1939 – 2011
Jake Hope writes…
One of the brightest stars in the firmament of children’s books, the well-loved author of the popular ‘Redwall’ series, Brian Jacques, died of a heart attack aged 71 on 5 February 2011.
Descended from Irish stock, James Brian Jacques was born in Kirkdale, Liverpool on 15 June 1939. He grew up around the dockland areas of the city and attended St John’s School. Jacques was a great fan of the boy’s own adventures which his father, a lorry driver by trade, would read to him. Favourites included Stevenson, Haggard, Burroughs and Ballantyne, whose styles would come to influence his own writing for children.
Unbeknownst to Jacques, his friend Alan Durband, himself an author, sent a Jacques manuscript to his publisher lauding it as the finest children’s book he had ever read. Jacques was quickly offered a five book publication deal and the founding stone of the ‘Redwall’ sequence was placed. ‘Redwall’ started a series of novels that would traverse the histories of the Mossflower Woods and their environs. The woods and their now famous abbey, Redwall, were a world inhabited by anthropomorphised mice, rats and other small creatures. The tales are hearty, swashbuckling yarns of good triumphing over evil and are replete with battles, Machiavellian sub-plots, sumptuous feasts and a varied assortment of endearing or treacherous characters.
Jacques was a consummate raconteur with a mischievous sense of humour and perfect comic timing. This belied the sensitivity, care and desire the writer had to always produce the best for children and young people. These high ideals and his interest in storytelling and imagination were to span every part of his career and his writing.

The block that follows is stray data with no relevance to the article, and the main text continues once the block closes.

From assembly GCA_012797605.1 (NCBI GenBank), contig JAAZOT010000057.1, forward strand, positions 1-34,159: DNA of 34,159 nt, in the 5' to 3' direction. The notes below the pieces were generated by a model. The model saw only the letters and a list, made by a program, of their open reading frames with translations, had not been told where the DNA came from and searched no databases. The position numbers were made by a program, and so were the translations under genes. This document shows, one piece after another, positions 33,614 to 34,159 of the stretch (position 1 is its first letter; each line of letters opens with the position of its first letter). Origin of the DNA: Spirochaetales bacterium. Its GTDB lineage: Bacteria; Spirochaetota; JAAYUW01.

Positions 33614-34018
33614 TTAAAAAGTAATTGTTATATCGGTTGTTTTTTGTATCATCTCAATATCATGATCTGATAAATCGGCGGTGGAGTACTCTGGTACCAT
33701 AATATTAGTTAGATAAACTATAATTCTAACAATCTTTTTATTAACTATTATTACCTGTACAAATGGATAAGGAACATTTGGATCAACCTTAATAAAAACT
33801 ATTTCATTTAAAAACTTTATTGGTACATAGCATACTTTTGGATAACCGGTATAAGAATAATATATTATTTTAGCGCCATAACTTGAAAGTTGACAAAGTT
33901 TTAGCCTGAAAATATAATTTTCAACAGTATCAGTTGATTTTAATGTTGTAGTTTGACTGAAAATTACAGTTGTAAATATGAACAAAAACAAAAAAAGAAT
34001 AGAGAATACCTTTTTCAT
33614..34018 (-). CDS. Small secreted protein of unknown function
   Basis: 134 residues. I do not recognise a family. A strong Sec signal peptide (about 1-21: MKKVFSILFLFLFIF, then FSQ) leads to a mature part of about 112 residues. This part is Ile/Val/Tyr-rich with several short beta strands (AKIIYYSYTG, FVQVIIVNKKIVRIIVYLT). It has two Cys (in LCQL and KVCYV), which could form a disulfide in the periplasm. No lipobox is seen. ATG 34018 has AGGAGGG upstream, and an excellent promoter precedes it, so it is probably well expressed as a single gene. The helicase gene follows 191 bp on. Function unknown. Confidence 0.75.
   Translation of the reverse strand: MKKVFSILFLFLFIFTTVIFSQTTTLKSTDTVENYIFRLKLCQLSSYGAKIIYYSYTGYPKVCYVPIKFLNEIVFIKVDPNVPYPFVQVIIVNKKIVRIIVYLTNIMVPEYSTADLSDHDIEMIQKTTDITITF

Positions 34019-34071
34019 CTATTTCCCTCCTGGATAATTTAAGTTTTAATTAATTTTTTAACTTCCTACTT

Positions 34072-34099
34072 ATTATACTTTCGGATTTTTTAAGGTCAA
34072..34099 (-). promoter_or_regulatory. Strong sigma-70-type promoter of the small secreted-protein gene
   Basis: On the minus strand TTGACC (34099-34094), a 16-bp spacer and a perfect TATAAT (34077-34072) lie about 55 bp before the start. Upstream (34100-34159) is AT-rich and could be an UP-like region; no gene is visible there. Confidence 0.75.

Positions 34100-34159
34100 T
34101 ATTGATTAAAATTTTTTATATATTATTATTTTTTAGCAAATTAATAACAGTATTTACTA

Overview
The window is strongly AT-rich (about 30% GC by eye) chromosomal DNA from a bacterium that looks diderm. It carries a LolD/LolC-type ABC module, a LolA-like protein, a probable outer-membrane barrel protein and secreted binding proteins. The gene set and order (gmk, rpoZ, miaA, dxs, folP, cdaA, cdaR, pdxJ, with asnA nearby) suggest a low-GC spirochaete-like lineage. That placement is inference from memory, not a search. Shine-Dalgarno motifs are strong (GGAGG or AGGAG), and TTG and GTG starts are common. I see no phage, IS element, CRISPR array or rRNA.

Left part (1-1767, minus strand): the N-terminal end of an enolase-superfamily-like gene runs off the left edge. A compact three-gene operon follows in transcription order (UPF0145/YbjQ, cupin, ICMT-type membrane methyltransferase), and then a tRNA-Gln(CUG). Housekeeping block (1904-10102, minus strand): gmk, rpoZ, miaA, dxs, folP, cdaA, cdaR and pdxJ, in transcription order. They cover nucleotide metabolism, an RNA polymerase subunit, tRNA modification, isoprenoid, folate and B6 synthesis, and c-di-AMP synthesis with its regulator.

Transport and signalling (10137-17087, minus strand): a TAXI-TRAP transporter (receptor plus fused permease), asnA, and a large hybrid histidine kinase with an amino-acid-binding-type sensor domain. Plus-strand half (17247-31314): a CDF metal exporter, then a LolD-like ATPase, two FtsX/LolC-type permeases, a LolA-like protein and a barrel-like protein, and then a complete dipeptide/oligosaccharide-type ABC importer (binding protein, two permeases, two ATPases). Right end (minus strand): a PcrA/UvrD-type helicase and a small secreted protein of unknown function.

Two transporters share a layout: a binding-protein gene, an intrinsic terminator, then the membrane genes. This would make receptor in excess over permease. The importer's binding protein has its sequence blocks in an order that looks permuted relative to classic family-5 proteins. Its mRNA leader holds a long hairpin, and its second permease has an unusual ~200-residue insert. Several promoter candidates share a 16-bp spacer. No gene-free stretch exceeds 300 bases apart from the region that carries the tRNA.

27 March 1922 – 4 January 2011
Laura Fraine writes…
Children’s author Dick King-Smith has died in his sleep aged 88, following a long period of poor health. Best known as the author of The Sheep-Pig (1983), the story that was adapted into the 1995 film Babe, King-Smith wrote more than 100 children’s books, published in 21 languages and is beloved of children around the world. Yet, it was not until he was 56 years old that he began to write for children.
Ronald Gordon King-Smith (Dick was a much-preferred childhood nickname) was born into gentry in 1922 in the village of Bitton, Gloucestershire. He was to live in the surrounding area for almost all his life and much later his writing would become synonymous with this unchanging English countryside.
After 20 years as a farmer, Dick found himself unemployed. He tried sales and factory work before finally beginning to retrain as a primary teacher, aged 49, at the same time as his elder daughter Juliet. It was a job he found rewarding and for the next eight years teaching would be his vocation. One hot summer he spent the six-week school holiday writing a children’s story to pass the time. The Fox Busters (1978), about a brood of fearless hens taking their revenge upon a fox, was taken up for publication by Gollancz and immediately well received.
He may have come to writing late in life, but for the next 20 years Dick King-Smith, now a full-time author, wrote with zeal, sometimes producing eight or nine books a year across a range of publishers. His final book, The Mouse Family Robinson, was published in 2007.